(5) Gilgal was the place where Egypt was rolled away from Israel (Josh 5:9)! The Lord had delivered the children of Israel many years before, but it was here in Gilgal where the nation experienced the freedom from the reproach of Egypt. It was here in Gilgal that they could forget all the toils of the past. In the New Testament Church, a child of grace can enjoy a similar experience. In the House of God, we can forget the pains of our past sins, believing Jesus Christ has atoned for each one by the offering of His precious life. We can lay aside a past way of life following in His perfect commands and we are able to sweep our minds of the pains we have experienced in this world by looking toward the One Who loved us before the world began.
(6) Gilgal was the place where the children of Israel “did eat the old corn of the land” (Joshua 5:11)! The corn, which they enjoyed eating, had been there all along. They just finally arrived in a place to eat. And so, it is in the House of God. The child of grace comes to a place to feast upon, not something new, but the Good Ol’ Gospel of Jesus Christ. It is there where we are spiritually nourished with the truth, the old corn of the land (Jer 15).
(7) It was just outside of Gilgal that Joshua saw the Lord, face to face (Joshua 5:13-15)! When the Lord appeared to Joshua it surely must have been an amazing and encouraging event in this soldier’s life. Joshua loved the Lord and when he looked up, saw Him and understood that it was the Lord, his heart must have sped up with excitement. Joshua was encouraged to go forward in the commands of God by this precious visitation from God. In a like manner, each time we gather in the House of God, we, through an eye of faith, can look upon the Captain of our Salvation. In this experience, we, the New Testament Church, are encouraged concerning the battles of life.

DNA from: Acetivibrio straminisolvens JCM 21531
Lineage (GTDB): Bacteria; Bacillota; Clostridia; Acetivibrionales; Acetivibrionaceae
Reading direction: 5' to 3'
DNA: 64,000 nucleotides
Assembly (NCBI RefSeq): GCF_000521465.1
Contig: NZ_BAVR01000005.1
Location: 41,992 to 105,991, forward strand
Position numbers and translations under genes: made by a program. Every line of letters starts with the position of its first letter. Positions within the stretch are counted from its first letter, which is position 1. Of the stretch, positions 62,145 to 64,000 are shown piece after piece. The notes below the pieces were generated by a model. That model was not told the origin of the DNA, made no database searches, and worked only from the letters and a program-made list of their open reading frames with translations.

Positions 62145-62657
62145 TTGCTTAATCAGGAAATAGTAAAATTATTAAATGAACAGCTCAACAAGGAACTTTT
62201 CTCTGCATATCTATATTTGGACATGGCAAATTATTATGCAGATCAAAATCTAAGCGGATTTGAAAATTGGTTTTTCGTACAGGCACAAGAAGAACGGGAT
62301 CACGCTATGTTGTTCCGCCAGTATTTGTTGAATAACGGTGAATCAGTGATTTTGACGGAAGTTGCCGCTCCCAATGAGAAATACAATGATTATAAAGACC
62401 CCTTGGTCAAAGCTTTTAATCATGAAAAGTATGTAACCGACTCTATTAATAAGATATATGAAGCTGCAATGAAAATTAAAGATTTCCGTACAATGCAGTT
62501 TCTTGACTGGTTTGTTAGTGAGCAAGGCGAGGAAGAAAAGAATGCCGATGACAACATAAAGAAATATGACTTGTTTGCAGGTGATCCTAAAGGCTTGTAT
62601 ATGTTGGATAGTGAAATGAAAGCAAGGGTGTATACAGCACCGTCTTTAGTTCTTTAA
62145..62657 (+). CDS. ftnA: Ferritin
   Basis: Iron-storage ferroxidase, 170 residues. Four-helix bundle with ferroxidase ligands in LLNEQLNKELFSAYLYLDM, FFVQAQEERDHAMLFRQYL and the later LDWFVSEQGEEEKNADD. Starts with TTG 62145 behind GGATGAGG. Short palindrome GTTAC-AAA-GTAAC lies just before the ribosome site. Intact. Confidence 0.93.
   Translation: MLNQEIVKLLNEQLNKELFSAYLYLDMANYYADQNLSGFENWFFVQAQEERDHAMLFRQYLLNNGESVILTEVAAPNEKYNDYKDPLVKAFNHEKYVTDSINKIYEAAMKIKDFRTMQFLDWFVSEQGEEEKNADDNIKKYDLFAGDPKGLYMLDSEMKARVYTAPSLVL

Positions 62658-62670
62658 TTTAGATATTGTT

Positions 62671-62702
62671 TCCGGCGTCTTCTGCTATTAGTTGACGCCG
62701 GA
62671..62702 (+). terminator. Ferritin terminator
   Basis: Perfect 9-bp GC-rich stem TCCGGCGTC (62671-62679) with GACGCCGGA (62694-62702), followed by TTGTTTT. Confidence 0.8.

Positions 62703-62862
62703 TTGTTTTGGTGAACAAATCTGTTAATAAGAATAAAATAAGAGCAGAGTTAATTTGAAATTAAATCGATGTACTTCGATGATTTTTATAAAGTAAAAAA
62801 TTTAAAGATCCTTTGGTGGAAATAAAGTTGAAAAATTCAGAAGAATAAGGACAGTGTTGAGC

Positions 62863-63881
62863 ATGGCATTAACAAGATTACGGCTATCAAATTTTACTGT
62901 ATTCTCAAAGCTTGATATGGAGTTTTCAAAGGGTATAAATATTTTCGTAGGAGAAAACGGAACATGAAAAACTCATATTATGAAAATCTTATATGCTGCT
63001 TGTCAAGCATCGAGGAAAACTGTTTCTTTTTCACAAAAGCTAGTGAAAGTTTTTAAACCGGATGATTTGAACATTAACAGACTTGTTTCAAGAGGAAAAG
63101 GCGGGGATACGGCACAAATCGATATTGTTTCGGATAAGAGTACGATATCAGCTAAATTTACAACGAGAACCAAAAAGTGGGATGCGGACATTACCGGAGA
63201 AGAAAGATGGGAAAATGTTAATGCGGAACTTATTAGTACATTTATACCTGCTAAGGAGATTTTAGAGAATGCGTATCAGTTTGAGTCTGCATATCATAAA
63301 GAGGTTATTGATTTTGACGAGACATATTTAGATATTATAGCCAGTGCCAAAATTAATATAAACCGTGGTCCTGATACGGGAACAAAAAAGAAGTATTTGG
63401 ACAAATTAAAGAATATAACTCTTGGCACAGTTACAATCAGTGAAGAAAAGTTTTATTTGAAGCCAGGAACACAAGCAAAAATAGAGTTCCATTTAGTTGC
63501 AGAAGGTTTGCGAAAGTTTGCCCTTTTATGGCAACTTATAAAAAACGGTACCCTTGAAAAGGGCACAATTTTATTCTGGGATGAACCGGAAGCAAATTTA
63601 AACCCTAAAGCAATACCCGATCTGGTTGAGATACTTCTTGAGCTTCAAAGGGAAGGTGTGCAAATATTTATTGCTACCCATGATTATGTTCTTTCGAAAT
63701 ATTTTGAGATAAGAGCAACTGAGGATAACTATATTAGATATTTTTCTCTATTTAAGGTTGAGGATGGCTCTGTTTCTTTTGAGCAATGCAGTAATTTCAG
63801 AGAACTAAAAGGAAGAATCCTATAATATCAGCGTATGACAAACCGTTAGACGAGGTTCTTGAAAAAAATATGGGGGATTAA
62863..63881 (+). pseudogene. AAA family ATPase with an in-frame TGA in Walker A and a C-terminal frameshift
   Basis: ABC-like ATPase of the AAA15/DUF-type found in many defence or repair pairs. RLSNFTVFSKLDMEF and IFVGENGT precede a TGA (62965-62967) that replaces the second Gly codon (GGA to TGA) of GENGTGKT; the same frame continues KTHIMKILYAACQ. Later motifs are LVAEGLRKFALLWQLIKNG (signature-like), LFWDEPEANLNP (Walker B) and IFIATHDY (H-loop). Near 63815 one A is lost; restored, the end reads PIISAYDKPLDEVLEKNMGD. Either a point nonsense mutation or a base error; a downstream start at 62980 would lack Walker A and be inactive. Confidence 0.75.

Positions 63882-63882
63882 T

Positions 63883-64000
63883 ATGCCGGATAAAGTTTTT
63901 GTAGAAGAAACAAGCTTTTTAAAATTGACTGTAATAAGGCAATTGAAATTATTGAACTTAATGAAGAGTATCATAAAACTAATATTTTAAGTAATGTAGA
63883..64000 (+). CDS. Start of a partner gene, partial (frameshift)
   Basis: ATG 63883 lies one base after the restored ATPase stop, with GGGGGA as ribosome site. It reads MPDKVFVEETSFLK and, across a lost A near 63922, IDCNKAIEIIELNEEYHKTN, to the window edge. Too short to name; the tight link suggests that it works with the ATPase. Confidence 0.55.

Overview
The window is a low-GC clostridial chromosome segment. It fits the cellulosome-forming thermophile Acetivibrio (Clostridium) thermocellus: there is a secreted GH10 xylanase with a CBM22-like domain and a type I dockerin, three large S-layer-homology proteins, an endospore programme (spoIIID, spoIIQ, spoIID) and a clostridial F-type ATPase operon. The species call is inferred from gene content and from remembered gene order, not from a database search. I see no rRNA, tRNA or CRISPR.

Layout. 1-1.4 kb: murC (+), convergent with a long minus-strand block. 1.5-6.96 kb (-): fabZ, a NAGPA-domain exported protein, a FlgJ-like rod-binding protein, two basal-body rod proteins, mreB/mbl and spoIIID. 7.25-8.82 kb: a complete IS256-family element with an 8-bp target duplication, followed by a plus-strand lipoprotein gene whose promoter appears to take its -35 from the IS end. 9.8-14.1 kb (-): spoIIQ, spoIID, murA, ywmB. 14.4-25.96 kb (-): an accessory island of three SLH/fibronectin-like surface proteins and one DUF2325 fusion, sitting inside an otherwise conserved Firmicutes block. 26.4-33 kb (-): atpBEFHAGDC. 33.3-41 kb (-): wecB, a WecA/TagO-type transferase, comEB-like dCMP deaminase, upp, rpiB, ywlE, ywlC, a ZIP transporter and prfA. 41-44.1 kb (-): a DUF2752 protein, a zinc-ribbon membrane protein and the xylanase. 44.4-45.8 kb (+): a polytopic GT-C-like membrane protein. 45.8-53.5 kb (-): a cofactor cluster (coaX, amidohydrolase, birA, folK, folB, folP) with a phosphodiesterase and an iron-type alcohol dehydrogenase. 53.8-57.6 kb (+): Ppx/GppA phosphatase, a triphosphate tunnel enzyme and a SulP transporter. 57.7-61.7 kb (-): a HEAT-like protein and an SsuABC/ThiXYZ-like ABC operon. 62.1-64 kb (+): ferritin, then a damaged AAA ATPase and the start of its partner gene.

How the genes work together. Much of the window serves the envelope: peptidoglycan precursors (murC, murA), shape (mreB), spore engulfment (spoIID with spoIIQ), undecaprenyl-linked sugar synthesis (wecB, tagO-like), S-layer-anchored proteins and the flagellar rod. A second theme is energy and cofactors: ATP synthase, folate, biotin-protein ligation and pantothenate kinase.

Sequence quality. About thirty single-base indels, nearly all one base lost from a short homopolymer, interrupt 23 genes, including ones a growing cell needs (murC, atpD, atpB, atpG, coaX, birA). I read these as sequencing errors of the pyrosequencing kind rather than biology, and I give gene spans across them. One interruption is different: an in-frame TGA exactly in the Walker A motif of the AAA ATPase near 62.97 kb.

Dear child of grace, I’m sure you have already concluded that the writer loves the Lord’s Church. The Church, as Gilgal was to the children of Israel, has been a great blessing in my life. I cannot imagine trying to go through life without the strength and encouragement I receive in the Kingdom of God. If you, dear child of grace, are looking for rest, spiritual nourishment, peace and a place to sacrifice yourself unto Him; who loved you so much He died in your room and stead on the Cross of Calvary, then the Church is the place provided by God to do so. I look forward to seeing you there this Sunday, Amen!